The return of the movie theater experience: ‘Shang-Chi and the Legend of the 10 Rings’ review

The return of the movie theater experience: Shang-Chi and the Legend of the 10 Rings review

Noah Napolitano

Spoilers for “Avengers: Endgame” and “Shang-Chi and the Legend of the Ten Rings” 

For as long as I can remember, I have loved to see movies on the big screen. The local theater everyone went to was called Spotlight Theater in Hornell, New York. 

One of my favorite memories of seeing movies there was the opening night of “Avengers: Endgame.” My friends and I had bought tickets from a friend who worked at the movie theater, and it was a good thing we did. That was the only night I’ve ever seen a movie completely sold out. 

The real reason I loved that night was the movie and the people. Every joke was met with seas of laughter. When the heroes who disappeared in “Avenger: Infinity War” returned and Captain America yelled “AVENGERS … assemble,” there were cheers, applause and yells of “Wakanda Forever” — and I think I was crying with happiness. 

When Tony Stark died, there was silence and then weeping. During the credits when the signatures of all the original Avengers team appeared, there was applause for every name. That is the most I have ever cried during a movie, except maybe “Toy Story”  3 or 4.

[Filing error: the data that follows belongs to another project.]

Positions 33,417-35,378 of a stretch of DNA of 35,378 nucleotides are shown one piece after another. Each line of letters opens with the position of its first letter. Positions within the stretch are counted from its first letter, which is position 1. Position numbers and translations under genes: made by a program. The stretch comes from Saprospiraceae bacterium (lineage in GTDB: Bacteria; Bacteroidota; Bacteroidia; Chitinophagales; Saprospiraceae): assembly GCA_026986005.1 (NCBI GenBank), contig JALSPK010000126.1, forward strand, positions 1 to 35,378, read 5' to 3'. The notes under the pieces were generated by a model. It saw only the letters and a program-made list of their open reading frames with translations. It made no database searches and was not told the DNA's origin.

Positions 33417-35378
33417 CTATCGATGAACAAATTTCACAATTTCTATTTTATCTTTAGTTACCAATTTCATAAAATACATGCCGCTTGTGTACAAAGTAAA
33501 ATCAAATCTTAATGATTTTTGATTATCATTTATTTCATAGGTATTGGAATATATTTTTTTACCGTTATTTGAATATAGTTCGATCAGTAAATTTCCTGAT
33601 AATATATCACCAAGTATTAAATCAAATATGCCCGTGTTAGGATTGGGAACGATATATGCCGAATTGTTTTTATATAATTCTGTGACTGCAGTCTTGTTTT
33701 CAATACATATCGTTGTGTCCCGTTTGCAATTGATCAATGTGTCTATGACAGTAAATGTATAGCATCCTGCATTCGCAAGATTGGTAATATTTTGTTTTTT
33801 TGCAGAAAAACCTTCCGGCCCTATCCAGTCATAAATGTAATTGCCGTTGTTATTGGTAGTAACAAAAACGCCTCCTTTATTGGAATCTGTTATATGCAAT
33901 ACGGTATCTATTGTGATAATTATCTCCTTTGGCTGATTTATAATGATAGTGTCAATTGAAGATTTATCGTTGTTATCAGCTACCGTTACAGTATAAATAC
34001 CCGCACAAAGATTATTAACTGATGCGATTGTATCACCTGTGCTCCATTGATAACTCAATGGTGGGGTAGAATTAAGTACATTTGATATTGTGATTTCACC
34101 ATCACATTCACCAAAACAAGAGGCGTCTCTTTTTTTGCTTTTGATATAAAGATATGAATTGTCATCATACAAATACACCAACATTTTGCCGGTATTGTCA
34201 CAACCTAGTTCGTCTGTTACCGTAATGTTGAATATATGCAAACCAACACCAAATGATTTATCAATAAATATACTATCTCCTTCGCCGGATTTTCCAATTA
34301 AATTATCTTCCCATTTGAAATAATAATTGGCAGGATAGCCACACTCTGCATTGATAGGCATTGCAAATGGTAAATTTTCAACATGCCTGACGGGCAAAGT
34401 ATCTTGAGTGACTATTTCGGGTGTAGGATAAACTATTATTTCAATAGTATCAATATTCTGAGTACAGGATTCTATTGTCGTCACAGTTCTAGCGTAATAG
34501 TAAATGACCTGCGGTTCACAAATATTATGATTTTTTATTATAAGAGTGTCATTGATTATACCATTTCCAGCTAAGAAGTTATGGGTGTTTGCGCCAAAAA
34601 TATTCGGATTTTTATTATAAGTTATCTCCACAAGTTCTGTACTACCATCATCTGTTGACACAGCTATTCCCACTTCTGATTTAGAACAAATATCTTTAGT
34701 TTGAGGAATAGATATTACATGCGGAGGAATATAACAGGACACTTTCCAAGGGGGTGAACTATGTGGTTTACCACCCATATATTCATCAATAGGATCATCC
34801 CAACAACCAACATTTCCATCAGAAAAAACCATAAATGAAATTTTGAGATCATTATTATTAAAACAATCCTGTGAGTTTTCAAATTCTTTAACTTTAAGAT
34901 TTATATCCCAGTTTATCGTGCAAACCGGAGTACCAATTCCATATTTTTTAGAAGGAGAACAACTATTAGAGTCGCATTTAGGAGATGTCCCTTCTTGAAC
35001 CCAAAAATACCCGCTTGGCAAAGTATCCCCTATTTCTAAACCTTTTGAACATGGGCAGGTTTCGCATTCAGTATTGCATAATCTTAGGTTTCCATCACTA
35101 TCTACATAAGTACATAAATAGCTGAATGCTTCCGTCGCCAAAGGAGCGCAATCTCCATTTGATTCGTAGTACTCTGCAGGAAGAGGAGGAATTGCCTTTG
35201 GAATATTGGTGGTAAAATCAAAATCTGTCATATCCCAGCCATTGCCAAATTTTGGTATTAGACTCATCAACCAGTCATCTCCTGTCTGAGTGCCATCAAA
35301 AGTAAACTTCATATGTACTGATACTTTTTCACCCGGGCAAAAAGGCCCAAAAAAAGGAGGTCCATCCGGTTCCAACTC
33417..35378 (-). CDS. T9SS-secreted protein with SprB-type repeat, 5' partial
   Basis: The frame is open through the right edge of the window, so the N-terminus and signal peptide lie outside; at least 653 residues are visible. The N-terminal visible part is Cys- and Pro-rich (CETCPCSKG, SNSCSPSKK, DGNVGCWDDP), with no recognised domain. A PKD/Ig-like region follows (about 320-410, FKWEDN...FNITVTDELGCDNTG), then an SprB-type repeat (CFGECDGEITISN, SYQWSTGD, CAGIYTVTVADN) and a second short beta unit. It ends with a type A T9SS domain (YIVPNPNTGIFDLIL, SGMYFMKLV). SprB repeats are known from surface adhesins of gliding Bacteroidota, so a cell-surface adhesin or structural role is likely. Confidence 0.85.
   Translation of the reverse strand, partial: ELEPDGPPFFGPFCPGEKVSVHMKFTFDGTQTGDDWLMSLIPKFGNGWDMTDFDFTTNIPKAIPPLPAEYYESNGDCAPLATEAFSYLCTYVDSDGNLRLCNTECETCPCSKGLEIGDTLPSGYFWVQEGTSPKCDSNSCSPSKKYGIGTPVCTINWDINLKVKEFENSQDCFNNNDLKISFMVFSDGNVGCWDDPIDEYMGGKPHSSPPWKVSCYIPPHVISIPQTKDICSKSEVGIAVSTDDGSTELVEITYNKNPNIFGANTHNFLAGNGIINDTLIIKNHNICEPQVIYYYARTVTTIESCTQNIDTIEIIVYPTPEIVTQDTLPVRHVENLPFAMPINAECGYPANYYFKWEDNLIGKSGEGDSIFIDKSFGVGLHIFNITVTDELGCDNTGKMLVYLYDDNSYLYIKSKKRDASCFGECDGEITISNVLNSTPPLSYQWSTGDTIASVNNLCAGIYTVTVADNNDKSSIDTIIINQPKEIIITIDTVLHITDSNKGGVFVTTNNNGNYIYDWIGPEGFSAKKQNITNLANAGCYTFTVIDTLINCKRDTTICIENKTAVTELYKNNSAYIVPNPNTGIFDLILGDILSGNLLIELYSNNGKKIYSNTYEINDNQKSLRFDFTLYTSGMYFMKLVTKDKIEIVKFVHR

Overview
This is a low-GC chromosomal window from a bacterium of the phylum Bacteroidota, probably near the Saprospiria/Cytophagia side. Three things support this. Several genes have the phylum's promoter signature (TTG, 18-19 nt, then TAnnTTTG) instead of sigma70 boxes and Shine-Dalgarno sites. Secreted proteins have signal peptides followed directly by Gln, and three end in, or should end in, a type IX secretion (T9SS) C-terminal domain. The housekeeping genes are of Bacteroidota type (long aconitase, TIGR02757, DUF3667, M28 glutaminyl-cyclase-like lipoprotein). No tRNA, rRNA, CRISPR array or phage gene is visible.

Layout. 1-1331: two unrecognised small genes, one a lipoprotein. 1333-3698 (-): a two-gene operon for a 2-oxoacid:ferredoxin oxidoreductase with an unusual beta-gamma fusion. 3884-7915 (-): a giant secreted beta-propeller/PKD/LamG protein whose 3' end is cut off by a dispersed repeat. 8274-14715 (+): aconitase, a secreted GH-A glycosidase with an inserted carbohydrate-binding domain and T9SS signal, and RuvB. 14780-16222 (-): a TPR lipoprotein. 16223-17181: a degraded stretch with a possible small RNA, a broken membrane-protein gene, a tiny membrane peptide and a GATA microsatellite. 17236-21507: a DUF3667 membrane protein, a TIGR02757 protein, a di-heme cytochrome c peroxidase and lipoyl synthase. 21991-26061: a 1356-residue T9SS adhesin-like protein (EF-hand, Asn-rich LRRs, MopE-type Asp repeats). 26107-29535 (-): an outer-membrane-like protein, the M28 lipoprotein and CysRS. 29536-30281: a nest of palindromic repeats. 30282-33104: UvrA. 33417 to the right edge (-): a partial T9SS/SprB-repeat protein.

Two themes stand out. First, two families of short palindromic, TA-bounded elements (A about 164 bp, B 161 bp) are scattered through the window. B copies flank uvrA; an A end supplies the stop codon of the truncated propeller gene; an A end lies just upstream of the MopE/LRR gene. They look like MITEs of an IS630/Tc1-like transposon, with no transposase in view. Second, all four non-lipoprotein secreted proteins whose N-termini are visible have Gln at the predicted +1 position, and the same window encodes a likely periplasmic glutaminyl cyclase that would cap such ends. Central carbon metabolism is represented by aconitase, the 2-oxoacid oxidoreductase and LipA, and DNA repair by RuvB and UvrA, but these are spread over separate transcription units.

Some people might find a loud theater to be annoying and distracting. I, however, love it. When seeing a big movie, I feel like I’m part of a community or team. All these strangers and I are going to bond over jokes, stories and our emotions. It might sound weird, but I love this about movies. 

Unfortunately, throughout the pandemic, this experience became a distant memory. For most of 2020, there were no new movies. Everything kept getting delayed, until eventually studios started releasing new movies on streaming services. However, it wasn’t the same. I love my family, but I hated watching new movies with just them and our two dogs at home. During movies like “Wonder Woman 1984,” “Soul” and “Godzilla vs. Kong, I had to deal with my two dogs loudly playing with their toys, while my dad checked his emails and my sister was on Snapchat. My other sister usually was asleep — and that was only 15 minutes in. Movies at home became less of a fun experience and more like trying to keep my family entertained long enough. 

This made me want to spend more time seeing movies in theaters. I did get to see a few movies in theaters during my first year at Chatham, like “Raya and the Last Dragon,” “Nobody” and “Mortal Kombat.” But even with these movies, I didn’t feel the same sense of community I used to feel. 

But when I returned home (and then went to New York City), I finally had a movie theater experience that felt like before 2020 — “Black Widow.” After no Marvel movies in just over two years. Finally, I was back in a movie theater with a huge crowd, where there were the seas of laughter I missed, and the feeling of community that came with being in a room watching characters we all loved. During the summer, I even went back to Spotlight Theater for the first time in over a year, and saw “The Suicide Squad.”

However, I still hadn’t seen a Marvel movie or any big movies in Pittsburgh, the place where I plan to spend the next few years of my life. But finally over Labor Day weekend, I saw “Shang-Chi and the Legend of the 10 Rings.”

‘Shang-Chi and the Legend of the 10 Rings’ review